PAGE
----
Braker is Notre Dame's unsung hero -- every game
SOUTH BEND -- Dirty work?
Every basketball team needs someone who doesn’t mind cleaning up. No glory. Little fanfare. Just do the job and help the team win.
That’s what Ariel Braker does for the Notre Dame women.
Close enough to see the end of her Irish career in the not-so-distant future, the 6-foot-1 senior post quietly makes her impact.
Monday night, while Jewell Loyd (27 points) and Natalie Achonwa (21 points, 10 rebounds) were stealing the headlines in an 87-72 win over Georgia Tech, Braker left her mark with six points, six boards, and two steals in 18 minutes.
“(Braker) just needs to rebound and defend,” said Notre Dame coach Muffet McGraw. “She’s kind of a ‘glue’ player. She doesn’t need to score. She doesn’t need to get a lot of attention. She’s a blue-collar worker out there. She’ll dive for loose balls.”
One dive Monday night, even with knees that don’t always cooperate, gave an indication to the sort of player she is.
Notre Dame led by 18 with 10 minutes left. It was a very physical game that was anything but fluid. Georgia Tech’s 31 percent field-goal shooting (26 of 83) kept the Yellow Jackets from making a serious run. Still, Braker was committed.
She hit the floor, knocked the ball from Tech’s Aaliyah Whiteside, gathered it in, then passed it ahead to Michaela Mabrey for an easy layup.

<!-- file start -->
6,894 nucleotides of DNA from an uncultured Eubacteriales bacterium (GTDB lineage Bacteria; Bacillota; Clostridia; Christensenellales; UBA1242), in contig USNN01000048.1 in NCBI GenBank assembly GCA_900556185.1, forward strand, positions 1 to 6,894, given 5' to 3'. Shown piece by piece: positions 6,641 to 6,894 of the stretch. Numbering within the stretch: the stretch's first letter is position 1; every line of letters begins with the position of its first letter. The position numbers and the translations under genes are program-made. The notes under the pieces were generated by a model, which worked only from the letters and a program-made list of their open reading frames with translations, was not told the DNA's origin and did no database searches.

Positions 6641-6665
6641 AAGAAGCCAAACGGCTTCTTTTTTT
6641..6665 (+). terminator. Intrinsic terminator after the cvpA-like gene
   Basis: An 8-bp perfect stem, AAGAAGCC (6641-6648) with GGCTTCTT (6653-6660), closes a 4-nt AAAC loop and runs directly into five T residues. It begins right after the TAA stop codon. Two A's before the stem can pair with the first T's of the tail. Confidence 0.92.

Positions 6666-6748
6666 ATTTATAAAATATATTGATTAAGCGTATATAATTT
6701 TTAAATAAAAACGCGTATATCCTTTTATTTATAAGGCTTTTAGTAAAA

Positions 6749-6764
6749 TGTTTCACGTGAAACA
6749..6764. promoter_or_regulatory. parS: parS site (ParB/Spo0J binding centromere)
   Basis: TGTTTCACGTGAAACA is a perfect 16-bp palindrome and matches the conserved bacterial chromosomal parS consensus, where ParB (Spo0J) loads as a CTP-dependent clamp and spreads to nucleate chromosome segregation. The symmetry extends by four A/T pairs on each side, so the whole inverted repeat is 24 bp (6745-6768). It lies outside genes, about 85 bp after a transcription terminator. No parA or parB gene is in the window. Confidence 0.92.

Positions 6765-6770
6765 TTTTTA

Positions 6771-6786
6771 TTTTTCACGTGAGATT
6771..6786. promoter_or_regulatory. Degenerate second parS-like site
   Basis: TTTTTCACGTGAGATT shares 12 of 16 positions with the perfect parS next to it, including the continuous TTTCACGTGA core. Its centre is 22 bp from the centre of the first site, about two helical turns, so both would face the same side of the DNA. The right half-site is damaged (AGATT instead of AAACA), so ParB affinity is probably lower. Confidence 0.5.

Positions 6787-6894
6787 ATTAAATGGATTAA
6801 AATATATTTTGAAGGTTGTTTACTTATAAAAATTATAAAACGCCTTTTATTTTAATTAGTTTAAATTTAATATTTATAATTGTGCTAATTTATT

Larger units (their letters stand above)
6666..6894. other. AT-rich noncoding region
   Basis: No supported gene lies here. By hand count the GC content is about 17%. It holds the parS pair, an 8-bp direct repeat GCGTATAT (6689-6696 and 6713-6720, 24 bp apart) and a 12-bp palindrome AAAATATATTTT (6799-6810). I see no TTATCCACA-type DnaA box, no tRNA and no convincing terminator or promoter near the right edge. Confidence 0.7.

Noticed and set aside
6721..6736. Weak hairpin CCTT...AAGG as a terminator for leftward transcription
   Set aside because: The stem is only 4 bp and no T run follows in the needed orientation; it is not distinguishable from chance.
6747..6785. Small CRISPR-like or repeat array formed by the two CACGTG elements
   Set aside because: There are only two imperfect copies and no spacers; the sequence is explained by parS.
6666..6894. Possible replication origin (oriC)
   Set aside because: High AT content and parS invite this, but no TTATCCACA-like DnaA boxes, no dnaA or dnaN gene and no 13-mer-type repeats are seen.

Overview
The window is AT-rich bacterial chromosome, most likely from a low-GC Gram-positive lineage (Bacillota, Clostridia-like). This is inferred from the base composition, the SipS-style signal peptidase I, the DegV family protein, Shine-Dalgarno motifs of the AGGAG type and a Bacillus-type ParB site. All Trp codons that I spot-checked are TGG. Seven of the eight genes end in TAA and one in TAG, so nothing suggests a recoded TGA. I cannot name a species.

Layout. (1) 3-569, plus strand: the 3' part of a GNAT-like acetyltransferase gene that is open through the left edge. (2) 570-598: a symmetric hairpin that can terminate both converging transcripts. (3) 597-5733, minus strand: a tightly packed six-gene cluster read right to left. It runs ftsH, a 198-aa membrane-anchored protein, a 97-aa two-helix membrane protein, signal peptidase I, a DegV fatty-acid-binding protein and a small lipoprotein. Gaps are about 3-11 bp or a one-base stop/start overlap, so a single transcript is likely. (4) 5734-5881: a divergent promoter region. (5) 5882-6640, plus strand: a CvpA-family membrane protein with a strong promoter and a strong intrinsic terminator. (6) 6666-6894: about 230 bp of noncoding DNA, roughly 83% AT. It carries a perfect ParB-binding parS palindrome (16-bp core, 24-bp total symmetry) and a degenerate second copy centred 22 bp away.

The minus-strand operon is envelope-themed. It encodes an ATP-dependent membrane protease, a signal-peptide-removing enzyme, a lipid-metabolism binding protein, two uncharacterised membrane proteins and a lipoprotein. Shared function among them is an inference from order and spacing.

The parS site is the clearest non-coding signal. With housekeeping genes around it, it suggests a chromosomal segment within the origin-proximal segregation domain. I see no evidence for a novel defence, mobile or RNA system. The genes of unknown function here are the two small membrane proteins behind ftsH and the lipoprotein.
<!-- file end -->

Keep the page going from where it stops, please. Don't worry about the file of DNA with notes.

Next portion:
“She’ll come up with a big steal or a blocked shot every night,” McGraw said. “We need her to do that.
“She’s a little bit in the shadow, and kind of the unsung hero of the team.”
Braker’s a reluctant hero who gets satisfaction out of doing her job.
“It’s more hustle plays; energy; just trying to get people going,” said Braker. “If we’re having a difficult time, like we were tonight, we need those types of plays to get everyone energized.”
Averaging 3.5 points and 4.8 rebounds with 27 steals, what Braker brings to the Irish is hard to quantify with numbers.
“(I realize I) can’t do everything I did in high school,” said Braker, who was a star at Grosse Pointe (Mich.) North High. “When I finally figured out to focus on the things (Notre Dame) needed me to do, that’s when it came easier.
“It’s not hard (to accept). We’ve been successful. We’ve made it to three Final Fours. If I wasn’t doing my job, we wouldn’t have made it there.”
Sometimes that job isn’t the most glamorous. But, it can be the most essential.
Besides her contributions on the court, one of Braker’s most important duties this season will be to help with the development of freshman post Taya Reimer, who has the potential to develop into a dominant player in women’s college basketball.
“Taya’s a good player. She just needs to build confidence in herself,” Braker said. “That’s what we’re trying to do now, instill confidence in her; reassure her that we need her to score; that we need her to rebound; we need her to play defense.
“She came in, she was really passive. She’s grown. She’s getting better. She’s learning the system more.”
The 6-3 Reimer had five points, three rebounds, two assists and a steal Monday.
“Taya’s a little bigger and, coming in, she’s a lot stronger than me,” Braker said. “I didn’t lift weights in high school. It took me a while. I’m a little undersized (for a) post. It took me a while (to develop the confidence); it took a couple years.”
Between accepting the role and having confidence in the execution, the development process has been a success.
Braker can keep a special season from falling apart.
That’s what a “glue” player does.